Calorie confusion Many people think that in order to lose weight, they need to count calories. The problem is not all calories are born equal. This system doesn’t accurately take into account the amount of energy it takes to digest different foods. It’s also been suggested this could lower the number of calories you see on nutrition labels, which are lost in the process of digestion by between five-25 per cent. It seems logical much more energy will be expended by digesting a piece of steak than a fast-digesting muffin. The steak requires lots of chewing, followed by a considerable amount of attention from our digestive juices and other processes before it is fully processed. A soft, floury muffin will, by comparison, require little energy to eat and digest. A true calculation of calories depends on a number of factors, such as cooking, texture, amounts of fibre, fat, protein, quality and amount of carbohydrate and so on. Hormones also need to be factored in, and our piece of steak, for example, will have no effect

on bloodsugar levels. Whereas, the muffin can dramatically affect bloodsugar levels and will trigger the release of insulin to put this right – and fat storage will probably result. Bottom line, counting calories is phenomenally boring and difficult to sustain. There are much better ways to achieve the critical energy-in versus energy-out balance. Leigh is the founder of Eat for Keeps and can be contacted on 027 294 1980 or emailing

Abundant Health


The Weekend Sun

Hey, what’s bean going on? I can remember when I was a small child how my father tended the garden and keep seeds for the next season; often broad beans and scarlet runner beans. Broad beans were disgusting, grey and horrible for me back then and the scarlet runner beans were sliced and overcooked in true ’60s style, but they had their own distinctive flavour.

Fast forward to years later and I spy some beans at a farmers’ market: the infamous scarlet runner beans. They were selling faster than other produce and the thought occurs ‘what's really going on?’ Why can’t you buy scarlet runner beans at the supermarket? Why don’t the commercial growers grow them? Are they too ugly, twisted and flat? Surely they can’t be too difficult to grow? I’m assuming that the real reason is much like why you can buy fly paper at the supermarket, they work too well and are too cheap and they need to push the fly spray sales and dispensing systems. Round beans and the odd butter bean are the only beans I have seen at the supermarkets. It seems odd that in these days somehow some people can never experience the unique qualities and flavour because the big multinationals have dictated to the public what choices they have. Thank God for $2 shops (fly paper) and farmers’ markets (fresh produce).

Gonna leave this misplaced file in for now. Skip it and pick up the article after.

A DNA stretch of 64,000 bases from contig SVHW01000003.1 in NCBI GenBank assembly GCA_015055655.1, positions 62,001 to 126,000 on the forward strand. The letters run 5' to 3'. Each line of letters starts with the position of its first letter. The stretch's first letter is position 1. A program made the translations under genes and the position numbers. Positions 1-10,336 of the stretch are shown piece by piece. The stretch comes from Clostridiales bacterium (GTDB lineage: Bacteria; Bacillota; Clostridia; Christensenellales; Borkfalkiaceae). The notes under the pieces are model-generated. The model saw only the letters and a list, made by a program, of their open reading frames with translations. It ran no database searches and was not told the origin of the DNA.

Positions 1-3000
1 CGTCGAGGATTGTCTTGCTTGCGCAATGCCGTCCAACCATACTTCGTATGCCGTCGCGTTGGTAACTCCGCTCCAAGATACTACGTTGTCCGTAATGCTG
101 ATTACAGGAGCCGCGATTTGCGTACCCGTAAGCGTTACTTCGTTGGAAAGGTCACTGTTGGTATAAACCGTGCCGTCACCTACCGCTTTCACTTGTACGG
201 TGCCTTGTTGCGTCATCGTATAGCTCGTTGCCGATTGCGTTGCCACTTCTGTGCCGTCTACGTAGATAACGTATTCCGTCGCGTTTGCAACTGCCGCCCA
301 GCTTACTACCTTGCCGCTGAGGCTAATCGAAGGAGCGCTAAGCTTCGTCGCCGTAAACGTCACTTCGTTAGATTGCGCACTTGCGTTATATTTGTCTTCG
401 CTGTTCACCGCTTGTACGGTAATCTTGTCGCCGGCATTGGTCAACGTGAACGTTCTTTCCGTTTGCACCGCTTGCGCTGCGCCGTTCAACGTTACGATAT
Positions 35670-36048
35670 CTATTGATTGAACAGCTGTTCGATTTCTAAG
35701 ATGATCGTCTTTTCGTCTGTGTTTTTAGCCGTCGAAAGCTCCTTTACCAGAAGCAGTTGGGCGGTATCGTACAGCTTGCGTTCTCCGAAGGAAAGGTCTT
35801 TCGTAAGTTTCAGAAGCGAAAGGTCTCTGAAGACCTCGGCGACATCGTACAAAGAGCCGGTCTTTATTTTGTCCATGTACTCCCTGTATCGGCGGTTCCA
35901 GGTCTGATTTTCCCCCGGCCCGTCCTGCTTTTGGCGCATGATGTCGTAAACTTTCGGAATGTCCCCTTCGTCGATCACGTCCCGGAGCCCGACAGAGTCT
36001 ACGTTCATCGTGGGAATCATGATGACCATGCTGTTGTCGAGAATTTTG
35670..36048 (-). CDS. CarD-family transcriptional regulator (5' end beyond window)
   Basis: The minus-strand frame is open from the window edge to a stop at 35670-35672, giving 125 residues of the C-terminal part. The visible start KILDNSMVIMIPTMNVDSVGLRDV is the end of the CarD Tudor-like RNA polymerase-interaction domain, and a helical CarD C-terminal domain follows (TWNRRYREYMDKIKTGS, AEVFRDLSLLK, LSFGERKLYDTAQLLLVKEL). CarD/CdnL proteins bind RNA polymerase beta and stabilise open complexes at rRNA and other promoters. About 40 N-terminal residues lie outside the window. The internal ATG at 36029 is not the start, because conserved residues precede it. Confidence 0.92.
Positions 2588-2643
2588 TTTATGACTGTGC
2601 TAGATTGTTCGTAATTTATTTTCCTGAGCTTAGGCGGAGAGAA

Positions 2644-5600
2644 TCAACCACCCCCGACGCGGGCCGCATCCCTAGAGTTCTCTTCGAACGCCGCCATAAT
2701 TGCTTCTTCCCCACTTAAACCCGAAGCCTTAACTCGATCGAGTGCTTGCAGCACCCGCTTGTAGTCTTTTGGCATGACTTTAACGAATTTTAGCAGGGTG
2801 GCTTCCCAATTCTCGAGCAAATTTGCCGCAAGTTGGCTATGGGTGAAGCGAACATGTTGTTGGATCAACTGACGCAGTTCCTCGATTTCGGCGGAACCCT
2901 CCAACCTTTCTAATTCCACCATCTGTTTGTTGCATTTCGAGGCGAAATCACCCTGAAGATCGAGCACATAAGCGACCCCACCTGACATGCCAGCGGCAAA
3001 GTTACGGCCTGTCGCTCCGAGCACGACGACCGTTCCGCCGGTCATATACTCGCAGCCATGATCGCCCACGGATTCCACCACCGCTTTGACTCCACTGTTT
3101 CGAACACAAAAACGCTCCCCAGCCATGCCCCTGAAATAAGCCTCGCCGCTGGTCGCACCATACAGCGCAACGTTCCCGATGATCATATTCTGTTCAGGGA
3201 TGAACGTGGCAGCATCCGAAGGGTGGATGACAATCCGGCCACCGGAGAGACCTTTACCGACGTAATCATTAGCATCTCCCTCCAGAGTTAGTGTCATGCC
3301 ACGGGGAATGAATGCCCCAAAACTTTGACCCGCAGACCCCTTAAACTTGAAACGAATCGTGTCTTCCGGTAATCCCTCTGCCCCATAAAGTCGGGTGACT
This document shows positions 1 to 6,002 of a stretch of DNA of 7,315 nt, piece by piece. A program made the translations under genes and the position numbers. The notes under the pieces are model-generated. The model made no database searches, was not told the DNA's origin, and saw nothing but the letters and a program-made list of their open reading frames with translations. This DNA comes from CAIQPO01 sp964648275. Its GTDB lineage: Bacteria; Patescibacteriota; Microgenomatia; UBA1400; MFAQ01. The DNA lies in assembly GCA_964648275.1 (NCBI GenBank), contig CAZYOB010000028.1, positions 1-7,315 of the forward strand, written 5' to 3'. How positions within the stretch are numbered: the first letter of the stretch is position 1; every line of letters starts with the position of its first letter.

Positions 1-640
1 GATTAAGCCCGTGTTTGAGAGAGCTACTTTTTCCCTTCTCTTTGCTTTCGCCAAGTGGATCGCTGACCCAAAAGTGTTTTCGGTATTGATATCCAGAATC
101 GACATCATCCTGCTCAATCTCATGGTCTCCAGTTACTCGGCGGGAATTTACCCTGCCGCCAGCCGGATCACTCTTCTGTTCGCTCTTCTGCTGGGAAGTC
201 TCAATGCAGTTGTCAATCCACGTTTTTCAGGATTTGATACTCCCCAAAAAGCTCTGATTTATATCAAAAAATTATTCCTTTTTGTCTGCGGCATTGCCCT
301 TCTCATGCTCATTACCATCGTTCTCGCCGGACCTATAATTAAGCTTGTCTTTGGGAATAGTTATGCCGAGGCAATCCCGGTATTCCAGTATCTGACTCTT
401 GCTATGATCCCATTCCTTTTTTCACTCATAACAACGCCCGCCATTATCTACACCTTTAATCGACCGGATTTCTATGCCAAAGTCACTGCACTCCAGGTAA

Mediterranean-style runner bean salad Serves two Ingredients 200g runner beans 120g feta, diced ½ red onion, sliced 1 green capsicum, sliced 200g cherry tomatoes, halved 1 handful fresh pea shoots, chopped 1 cup cucumber, sliced 1 tsp wholegrain mustard ¼ cup olive oil 2-3 Tbsp balsamic vinegar 1 tsp sugar Sea salt freshly-cracked pepper Method Cut the beans up into suitable size bits and blanch in boiling salted water for two to three minutes, then cool. Assemble with the rest of the ingredients in a mixing bowl, adding the feta last. Season the salad with pepper and salt. Mix together the dressing by adding the olive oil, sugar, mustard and balsamic in a jarw with a lid and shake vigorously. Pour over the salad and mix. Serve immediately.

A taste of Brazil in the Mount

The food at Armazem tastes as good as it looks!

It was mid-summer, mid-week, and in fact the last week of school holidays, so my wife and I decided to take our three children for a last hurrah before back to school routines and the bustle of term one began. We choose Armazem – something a little different to our normal repertoire – as it is relaxed, informal and a taste of another culture. We were warmly greeted by a gorgeously smiling


Phoenix Car Park Downtown the Mount

waitress at the door. We instantly felt relaxed and the children welcome as we were shown the drinks menu and the children were handed their menus and colouring-in pages. It was great to see a good range of well thought-out New Zealand wines and the inclusion of three Brazilian wines. As we were having a cultural experience, the wife chose the caipirinha cocktail – Brazil’s mostloved lime concoction. She could have sipped on those all night, except she would have neglected the children’s bedtime stories, and it was only mid-week. We chose three entrees and two mains to share. The children were well-fed with their own choices. We ordered batata frita, cheese buns and the beef with blue cheese sauce. All were moreish; the favourite for us being the beef. With our tummies somewhat satisfied, but still willing to sample a few more exotic tastes, we were delighted with our main selections. Both are popular Brazilian dishes. The ‘PF’ – a traditional Brazilian meal of beans, rice, salad, farofa (toasted and seasoned cassava flour), with chicken – was delicious. But the seafood Muqueca de Peixe – Armazem’s most popular dish – was the real standout for us. The rice so tasty I’ll attempt to copy it at home. Alex, our host, was warm, chatty and with a plethora of information about his home country – and of course football. We were well looked after by very attentive wait staff, who guided us through an unfamiliar menu and asked thoughtful questions. A steady stream of locals and tourists were welcomed through Armazem’s door. It was obvious to see why this Mount destination is a popular choice for many. We most certainly will be back – next time for the Sunday afternoon charcoal barbecue Alex has just started. By Hamish Carter